What Part Should Education Planning Play in Your Financial Plan?
23 Apr 2019
Does your financial plan include education planning? If it doesn’t, you may want to consider it. Here’s why.
It’s no secret that a college degree these days comes with a high price tag.
As a matter of fact, the average cost for a student to go to college for four years and get a degree is a little over $26,000. And while 7 out of 10 parents are currently saving to help their children get a degree, less than 30% of parents think they can flip the entire college bill.
Let’s be frank. Trying to earn and save enough money to pay for your child’s college education just becomes more difficult with the forever growing costs of tuition, room and board, and books. But while raising money for your kid’s future is difficult, it isn’t completely impossible.
Keep reading as we go over some key information about education planning.
A 529 Plan Is a Plan
A 529 plan is a tax-advantaged way to save money for your child’s college education. The funds you invest in this Qualified Tuition Program can grow and be withdrawn tax-free for qualified education expenses at accredited institutions of higher learning.
It’s important to note that there are two types of 529 plans. The prepaid tuition plan covers future tuition costs (and room and board on occasion) at particular universities and colleges. The college savings plan on the other hand will contain monies that can be applied to any qualified education expense.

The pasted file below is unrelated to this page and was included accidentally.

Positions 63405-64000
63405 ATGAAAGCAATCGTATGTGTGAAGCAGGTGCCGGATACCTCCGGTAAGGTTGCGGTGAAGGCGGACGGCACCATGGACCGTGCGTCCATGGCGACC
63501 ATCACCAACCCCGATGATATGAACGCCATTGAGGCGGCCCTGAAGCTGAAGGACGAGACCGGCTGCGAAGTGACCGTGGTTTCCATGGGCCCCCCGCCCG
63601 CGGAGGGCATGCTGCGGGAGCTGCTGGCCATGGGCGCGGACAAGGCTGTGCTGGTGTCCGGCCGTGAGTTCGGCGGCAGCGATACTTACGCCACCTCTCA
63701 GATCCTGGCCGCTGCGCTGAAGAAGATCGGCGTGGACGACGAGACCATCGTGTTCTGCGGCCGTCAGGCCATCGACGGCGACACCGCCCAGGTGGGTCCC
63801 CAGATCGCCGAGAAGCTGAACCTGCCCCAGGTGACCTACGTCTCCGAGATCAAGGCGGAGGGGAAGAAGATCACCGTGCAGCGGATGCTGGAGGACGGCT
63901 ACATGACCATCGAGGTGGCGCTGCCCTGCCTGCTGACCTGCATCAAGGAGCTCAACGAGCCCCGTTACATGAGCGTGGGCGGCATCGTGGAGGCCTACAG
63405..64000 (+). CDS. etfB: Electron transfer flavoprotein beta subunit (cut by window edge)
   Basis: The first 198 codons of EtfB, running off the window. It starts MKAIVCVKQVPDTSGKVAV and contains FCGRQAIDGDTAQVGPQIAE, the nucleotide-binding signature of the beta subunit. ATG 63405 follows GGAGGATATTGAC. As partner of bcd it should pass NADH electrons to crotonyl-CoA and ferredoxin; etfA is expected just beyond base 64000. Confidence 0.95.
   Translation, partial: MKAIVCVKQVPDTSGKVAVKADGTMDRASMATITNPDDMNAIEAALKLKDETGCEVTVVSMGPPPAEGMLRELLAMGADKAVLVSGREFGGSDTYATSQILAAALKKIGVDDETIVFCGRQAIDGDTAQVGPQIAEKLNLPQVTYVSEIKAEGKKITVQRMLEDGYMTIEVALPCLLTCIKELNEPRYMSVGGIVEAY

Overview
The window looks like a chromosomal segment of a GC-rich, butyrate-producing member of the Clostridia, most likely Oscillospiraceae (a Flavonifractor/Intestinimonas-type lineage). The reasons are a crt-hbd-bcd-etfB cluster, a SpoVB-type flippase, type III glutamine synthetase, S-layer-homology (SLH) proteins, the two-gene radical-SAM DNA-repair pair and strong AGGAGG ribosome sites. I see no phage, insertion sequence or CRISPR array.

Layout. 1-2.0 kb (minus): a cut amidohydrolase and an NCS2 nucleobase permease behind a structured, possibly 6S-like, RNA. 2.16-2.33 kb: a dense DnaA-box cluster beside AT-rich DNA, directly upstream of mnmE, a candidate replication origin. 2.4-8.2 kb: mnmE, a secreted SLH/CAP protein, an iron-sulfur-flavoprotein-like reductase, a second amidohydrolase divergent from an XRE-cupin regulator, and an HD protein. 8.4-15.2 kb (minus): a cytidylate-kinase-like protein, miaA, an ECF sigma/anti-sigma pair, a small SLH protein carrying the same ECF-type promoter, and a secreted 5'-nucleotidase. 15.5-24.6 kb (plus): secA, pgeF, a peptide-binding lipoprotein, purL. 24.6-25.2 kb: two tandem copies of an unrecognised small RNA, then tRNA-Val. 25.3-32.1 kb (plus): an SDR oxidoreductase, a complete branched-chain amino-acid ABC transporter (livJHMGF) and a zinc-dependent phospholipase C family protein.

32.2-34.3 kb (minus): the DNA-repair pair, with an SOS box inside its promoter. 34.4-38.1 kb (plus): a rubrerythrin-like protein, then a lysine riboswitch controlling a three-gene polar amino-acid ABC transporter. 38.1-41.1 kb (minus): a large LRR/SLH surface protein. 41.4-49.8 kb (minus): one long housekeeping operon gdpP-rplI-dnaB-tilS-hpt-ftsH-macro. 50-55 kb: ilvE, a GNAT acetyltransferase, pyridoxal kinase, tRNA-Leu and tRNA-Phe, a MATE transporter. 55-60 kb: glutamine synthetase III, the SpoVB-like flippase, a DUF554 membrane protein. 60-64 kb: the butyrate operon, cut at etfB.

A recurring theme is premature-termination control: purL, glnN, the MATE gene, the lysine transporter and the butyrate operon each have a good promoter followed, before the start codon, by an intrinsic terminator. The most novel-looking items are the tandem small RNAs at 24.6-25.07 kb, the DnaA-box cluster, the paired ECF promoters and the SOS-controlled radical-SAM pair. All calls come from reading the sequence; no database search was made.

As opposed to a regular savings account, a 529 plan is a more cost-effective and savvy way of saving and earning for your child’s future.
A Coverdell Education Savings Account (ESA) Is also an Option
An ESA is similar to a 529 plan in that it is another tax-advantaged way to invest money without being taxed on the earnings (on a federal level). However, unlike a 529 plan, ESAs are not state-run and must be opened through a trusted broker.
In addition, 529s are structured in a way that most resembles a 401(k), while ESAs allow you to invest into any stock, mutual fund, or bond. You could essentially invest in a company like Apple and raise money for your son or daughter’s degree. The downside to the structure of an ESA is that while the federal government won’t tax your earnings, states certainly can.
Change How You Think of Education Planning
Financial planning for college starts with you and how you think about it. If you think of it as a “vacation fund” you’ll give yourself permission every now and then to spend money designated for your son or daughter’s education on other things in life.
Instead, think of your child’s college plans like a bill. Dedicate a portion of your income each month to your child’s education. And with every raise you get, increase the money you spend on this educational expense.
It’s Okay to Ask for Help
If you have more questions about education planning and how that fits into your current budget, make sure you contact us. We’d be more than happy to assist you.